Farmington Hills/Farmington Emergency Preparedness Commission Offers Winter Driving Tips

Postpone your trip if you can, but if you can't, follow this advice.

Driving in the winter means snow, sleet and ice that can lead to slower traffic, hazardous road conditions, hot tempers and unforeseen dangers. 

Last winter about 300 people were stranded in their vehicles on Canadian Highway 402, east of Sarnia, Ontario, when a winter storm dumped a large amount of snow on the roads. Few of them were prepared to be marooned in their cars.

The safest thing to do is to postpone the trip until the roads are clear. However, if you must travel remember these tips:

Prepare your car for winter

  • Check the ignition, brakes, wiring, hoses and fan belts.
  • Check the air, fuel and emission filters, and the PCV valve.
  • Check the battery.
  • Check the tires for air pressure, sidewall abrasions and tread depth.
  • Check antifreeze and windshield washer levels.
  • Replace windshield wipers with blades designed to shed ice and snow.

Before you leave

Call your destination to see if you really need to travel. The meeting or appointment may be cancelled or rescheduled. Mentally prepare yourself to take longer to get to your destination. Try to avoid driving when visibility is poor.

Getting underway 

To see and be seen by others requires the driver to clean all snow and ice from the vehicle’s hood, roof, trunk, lights and windows. Snow left on any of these areas increases the possibility that visibility will be affected when the vehicle is in motion. Turn the headlights on low beam so you can be seen more easily.


Normal following distances for dry pavement (two to three seconds) should be increased to eight to 10 seconds when driving on icy, slippery surfaces. This increased margin of safety will provide the longer distance needed if you have to stop. Keep an eye on the car behind you and increase your following distance if he is too close.


Snowy and icy surfaces make steering difficult and require smooth, careful, precise movements of the steering wheel. Skidding is caused by hard acceleration or braking, speeds too fast for conditions, and quick jerky movements of the steering wheel. Four by four vehicles can lose traction as easily as two-wheel drive vehicles.


Stopping on slippery surfaces requires longer visibility, following and stopping distances. The heavier the vehicle, the longer it will take to stop. The stopping distance required on ice at 0 degrees Fahrenheit is twice the amount required at 32 degrees Fahrenheit. Shaded spots, bridges, overpasses and intersections are areas where ice is likely to form first or be the most slippery, because the shiny ice surface has either been polished by previous traffic, or a thin layer of water covers the melting ice below. When road conditions change, so do the braking requirements.

Anti-Lock brakes 

Many older drivers were taught to pump the brakes when stopping on slippery roads. Anti-Lock brakes now do this pumping for us. If your car is equipped with this feature, keep your foot on the brake pedal. You will feel a vibration and a buzzing sound but that is an indication that the system is working. The brakes are being applied and released quickly to allow the vehicle to be steered rather than skid out of control. Remember that if the brakes are being applied half the time this will double the stopping distance.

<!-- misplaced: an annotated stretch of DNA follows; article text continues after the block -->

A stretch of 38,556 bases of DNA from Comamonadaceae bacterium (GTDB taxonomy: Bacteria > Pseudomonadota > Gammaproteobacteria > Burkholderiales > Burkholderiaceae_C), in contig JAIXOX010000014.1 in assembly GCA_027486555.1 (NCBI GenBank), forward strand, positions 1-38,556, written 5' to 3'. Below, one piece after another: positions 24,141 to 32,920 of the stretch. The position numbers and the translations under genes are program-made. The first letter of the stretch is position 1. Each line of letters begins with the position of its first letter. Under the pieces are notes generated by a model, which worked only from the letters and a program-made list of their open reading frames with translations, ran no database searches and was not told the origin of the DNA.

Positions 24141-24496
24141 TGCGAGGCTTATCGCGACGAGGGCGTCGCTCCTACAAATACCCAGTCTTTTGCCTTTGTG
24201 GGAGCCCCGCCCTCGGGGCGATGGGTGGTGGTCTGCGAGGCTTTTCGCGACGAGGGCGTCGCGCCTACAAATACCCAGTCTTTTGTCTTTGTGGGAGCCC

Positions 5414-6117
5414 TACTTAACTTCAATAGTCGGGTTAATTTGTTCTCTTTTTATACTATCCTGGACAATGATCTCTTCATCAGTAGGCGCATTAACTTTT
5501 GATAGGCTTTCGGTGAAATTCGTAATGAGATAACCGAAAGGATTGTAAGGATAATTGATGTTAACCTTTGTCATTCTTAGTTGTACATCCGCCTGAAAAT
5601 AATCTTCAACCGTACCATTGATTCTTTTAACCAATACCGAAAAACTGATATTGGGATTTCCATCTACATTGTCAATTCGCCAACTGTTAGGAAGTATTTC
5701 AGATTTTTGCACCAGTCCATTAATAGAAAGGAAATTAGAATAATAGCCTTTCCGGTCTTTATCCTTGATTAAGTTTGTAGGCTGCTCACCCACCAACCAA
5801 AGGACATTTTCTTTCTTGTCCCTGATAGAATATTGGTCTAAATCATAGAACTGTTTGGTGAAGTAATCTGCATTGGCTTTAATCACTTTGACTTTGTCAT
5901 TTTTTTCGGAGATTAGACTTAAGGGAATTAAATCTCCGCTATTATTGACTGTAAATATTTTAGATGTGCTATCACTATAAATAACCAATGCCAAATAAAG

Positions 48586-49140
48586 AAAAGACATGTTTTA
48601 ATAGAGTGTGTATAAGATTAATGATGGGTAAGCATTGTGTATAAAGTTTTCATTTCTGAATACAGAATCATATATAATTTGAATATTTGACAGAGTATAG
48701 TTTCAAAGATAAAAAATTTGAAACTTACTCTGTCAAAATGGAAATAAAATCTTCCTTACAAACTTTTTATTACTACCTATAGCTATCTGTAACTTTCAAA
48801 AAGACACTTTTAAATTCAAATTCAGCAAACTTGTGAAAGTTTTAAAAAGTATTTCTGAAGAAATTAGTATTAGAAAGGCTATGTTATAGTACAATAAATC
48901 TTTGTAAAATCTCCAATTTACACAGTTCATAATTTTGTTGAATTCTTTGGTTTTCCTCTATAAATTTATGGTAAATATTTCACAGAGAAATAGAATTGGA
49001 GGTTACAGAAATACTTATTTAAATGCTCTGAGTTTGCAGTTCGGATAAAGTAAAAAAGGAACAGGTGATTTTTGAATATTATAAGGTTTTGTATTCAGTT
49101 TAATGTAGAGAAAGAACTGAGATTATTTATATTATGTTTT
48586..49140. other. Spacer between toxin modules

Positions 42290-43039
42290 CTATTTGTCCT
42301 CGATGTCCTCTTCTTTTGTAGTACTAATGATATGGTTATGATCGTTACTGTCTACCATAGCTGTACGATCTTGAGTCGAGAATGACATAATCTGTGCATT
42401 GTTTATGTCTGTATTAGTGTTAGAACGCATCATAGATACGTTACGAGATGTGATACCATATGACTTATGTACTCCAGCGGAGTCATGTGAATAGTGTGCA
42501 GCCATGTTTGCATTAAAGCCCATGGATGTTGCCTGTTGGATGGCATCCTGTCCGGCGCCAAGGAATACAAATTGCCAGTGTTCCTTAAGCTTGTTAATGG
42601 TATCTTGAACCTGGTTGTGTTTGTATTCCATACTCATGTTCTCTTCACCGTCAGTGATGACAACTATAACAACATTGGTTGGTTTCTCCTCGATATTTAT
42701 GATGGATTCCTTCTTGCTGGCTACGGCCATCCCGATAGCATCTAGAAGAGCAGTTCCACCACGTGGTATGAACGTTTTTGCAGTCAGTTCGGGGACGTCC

In a skid, it's important to regain control of your vehicle, especially if it skids sideways. Don't panic. Decelerate by taking your foot off the gas. As your wheels begin to grip the road, gently steer in the direction you want the vehicle to go and brake slowly if necessary.

Necessary vehicle equipment

An emergency situation on the road can arise at any time and you must be prepared. In addition to making sure you have at least a half tank of gas, you should carry the following items in your trunk:

  • Properly inflated spare tire, wheel wrench and jack
  • Shovel
  • Jumper cables
  • Bag of salt or cat litter to be used for traction
  • Tool kit
  • Reflective triangles and brightly-colored cloth
  • Ice scraper and snow brush
  • Empty coffee can and candles (for warmth)

Personal preparedness kit

  • Keep a backpack in your car with:
  • Blanket(s), socks, cap and mittens
  • Empty coffee can with votive candles and matches for heat
  • Bottled water
  • Non-perishable, high-energy foods like unsalted canned nuts, dried fruits, and hard candy
  • Flashlight and extra batteries
  • Cell phone charger
  • First aid kit
  • Pocket knife or multi tool
  • Boots

If you become stranded

  • Call 911 and give your location.
  • Do not leave your car unless you know exactly where you are, how far it is to possible help, and are certain you will improve your situation.
  • To attract attention, light two flares and place one at each end of the car a safe distance away, or hang a brightly colored cloth from your car antenna or out a window.
  • If you are sure the car's exhaust pipe is not blocked, run the engine and heater for about 10 minutes every hour or so depending upon the amount of gas in the tank.
  • To protect yourself from frostbite and hypothermia, use the woolen items and blankets to keep warm.
  • Keep at least one window open slightly. Heavy snow and ice can seal a car shut.

Tim Tutak is vice chair of the Farmington Hills/Farmington Emergency Preparedness Commission. 


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